Always a good read! There is joy in the connection, of course, so it's best = better than a book, but, too, I "pick up the book" to read the story. Fun! Looking forward, as usual to events as they are posted. The water, a magical place, I found on your father's boat, our weeks out so that land was always changing beneath my feet. So, I have joy for your adventures! Then i find a smile in my heart while reading.
Hugs! mom

12:29 AM  

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Introducing Propcalc 4.0

Use Propcalc to easily match your hull with your engine, transmission, and propeller
Put the known data in the top fields, then hit the Update button to get the answers.
Results, of course, should be verified by a Naval Architect or qualified surveyor.
Data is provided for three bladed propellers of average type
For two or four bladed props, use the modifiers shown below.

Fill out the fields as follows:

Vessel LWL (ft) = Waterline length
Vessel Disp (lbs) = Vessel displacement
(max) HP = Rated Engine Max HP
Engine RPM max = Engine RPM at Max HP
Engine RPM cruise = Desired or estimated cruise rpm
(Cruise or Max) Kts = Speed to work the calculations for
Slip = Propeller efficience. 45% is average for a displacement cruiser.
Gear ratio = 1: Gear ratio of transmission
SL Ratio Adj. = This value will be added (or subtracted, if a negative value) to the calculated S/L ratio.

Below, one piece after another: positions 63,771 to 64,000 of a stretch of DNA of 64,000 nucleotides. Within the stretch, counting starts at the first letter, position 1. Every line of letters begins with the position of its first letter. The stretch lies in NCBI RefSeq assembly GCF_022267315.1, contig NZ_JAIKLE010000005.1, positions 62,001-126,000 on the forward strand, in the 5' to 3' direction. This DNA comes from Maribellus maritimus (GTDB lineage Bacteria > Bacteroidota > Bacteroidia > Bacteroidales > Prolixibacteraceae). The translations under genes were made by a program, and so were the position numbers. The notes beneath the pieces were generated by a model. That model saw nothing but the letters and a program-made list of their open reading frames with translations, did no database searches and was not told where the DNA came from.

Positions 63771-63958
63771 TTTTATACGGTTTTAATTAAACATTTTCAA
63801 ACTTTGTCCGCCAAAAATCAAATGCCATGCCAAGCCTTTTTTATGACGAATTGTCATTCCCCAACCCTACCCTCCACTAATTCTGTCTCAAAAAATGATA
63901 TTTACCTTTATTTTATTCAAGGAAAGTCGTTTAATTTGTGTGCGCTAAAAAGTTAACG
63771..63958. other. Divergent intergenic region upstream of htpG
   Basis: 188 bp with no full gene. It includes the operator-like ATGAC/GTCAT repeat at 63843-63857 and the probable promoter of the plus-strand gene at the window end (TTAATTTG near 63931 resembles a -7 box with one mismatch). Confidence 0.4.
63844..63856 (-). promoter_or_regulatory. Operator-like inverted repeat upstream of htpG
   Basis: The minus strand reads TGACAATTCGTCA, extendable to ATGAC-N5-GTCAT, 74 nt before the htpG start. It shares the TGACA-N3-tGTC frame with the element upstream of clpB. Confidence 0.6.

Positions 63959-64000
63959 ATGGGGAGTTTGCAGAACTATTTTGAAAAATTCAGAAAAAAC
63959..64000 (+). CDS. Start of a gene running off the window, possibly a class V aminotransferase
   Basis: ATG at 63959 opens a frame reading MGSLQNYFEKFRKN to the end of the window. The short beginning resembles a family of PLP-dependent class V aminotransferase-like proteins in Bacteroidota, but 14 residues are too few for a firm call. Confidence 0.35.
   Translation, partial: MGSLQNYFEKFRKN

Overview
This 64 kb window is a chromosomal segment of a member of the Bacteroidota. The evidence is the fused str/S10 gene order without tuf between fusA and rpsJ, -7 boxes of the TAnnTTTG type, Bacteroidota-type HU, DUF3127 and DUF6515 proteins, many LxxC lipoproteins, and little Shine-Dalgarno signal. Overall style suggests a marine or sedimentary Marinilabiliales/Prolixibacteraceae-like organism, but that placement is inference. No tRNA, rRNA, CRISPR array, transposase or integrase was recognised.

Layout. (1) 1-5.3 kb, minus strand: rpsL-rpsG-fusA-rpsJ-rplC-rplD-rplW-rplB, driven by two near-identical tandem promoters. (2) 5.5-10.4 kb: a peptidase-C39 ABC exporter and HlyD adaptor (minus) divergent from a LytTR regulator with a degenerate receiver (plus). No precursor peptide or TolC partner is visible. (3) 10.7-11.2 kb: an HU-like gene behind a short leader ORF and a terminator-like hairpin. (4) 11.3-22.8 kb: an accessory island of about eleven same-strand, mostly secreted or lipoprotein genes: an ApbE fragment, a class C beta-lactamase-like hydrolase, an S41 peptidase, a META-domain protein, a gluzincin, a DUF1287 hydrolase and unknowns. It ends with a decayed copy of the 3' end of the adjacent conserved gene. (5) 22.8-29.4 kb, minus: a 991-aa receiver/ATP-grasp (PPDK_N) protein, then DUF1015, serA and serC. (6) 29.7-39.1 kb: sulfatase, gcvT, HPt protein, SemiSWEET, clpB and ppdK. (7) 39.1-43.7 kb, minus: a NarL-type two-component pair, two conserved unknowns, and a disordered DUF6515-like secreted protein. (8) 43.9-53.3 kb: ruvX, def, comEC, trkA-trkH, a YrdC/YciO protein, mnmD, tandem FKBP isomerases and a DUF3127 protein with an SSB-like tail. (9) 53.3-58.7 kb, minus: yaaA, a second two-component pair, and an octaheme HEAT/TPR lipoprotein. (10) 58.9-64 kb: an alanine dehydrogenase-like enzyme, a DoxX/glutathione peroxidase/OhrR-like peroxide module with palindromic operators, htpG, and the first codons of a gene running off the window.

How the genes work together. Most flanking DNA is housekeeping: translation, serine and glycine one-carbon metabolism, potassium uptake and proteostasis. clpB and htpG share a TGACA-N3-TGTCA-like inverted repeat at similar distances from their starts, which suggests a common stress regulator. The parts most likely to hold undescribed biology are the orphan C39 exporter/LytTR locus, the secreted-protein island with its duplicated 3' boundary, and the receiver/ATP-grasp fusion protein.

Key information:

If the "hp required" is greater than the "cruse HP", you have your cruise RPM set too low for your engine parameters.
If the "hp required" is significantly less than the "cruse HP", you have your cruise RPM set too high for your engine parameters.
If the "hp required" is greater than the "Max HP", then your target speed is too high for your engine/hull parameters.
The S/L ratio is calculated automaticaly based on your input. It can be adjusted if necessary, but normally it should be left alone.
If the calculated S/L ratio exceeds S/L MAX, then the results are likely to be non-predictive. Try a lower speed requirement.
SL Ratios of 1.1 - 1.4 are typical of displacement hulls. Semiplaning or planing hulls can go higher.

Typical propeller slip values:

Sailing auxiliary, barges, etc less than 9 Kts............45%
Heavy powerboats, workboats 9 - 15 Kts....................26%
Powerboats, Lightweight Cruisers 15 - 30 Kts..............24%
High speed planing boats 30 - 45 Kts......................20%
V bottom race boats 45 - 90 Kts...........................10%


it is possible to get irrational answers by irrational input , I.E specifying excessive speed for hull type and length
Any attempt to exceed hull speed (1.34 times the square root of the waterline length in feet) with a displacement hull are likely
to fail unless the hull is extremely fine (multihull) or otherwise exceptional. In such cases, an S/L adjustment would be in order.

2 and 4 bladed props:

For two bladed propellers, multiply the diameter by 1.05, and the pitch by 1.01
For four bladed propellers, multiply the diameter by .94, and the pitch by .98

Vessel LWL (ft) =
Vessel Disp (lbs) =
  (max) HP =
  Engine RPM max =
  Engine RPM cruise =
  (Cruise or Max) Kts =
  Slip =
  Gear ratio = 1:
  SL Ratio Adj. =
  Prop rpm max =
  Prop rpm cruise =
  Pitch =
  Diameter =
  Static Thrust =
  Cruise HP =
  Cruise HP% =
  SL Ratio =
  DL Ratio =
  SL Max =
  HP Required =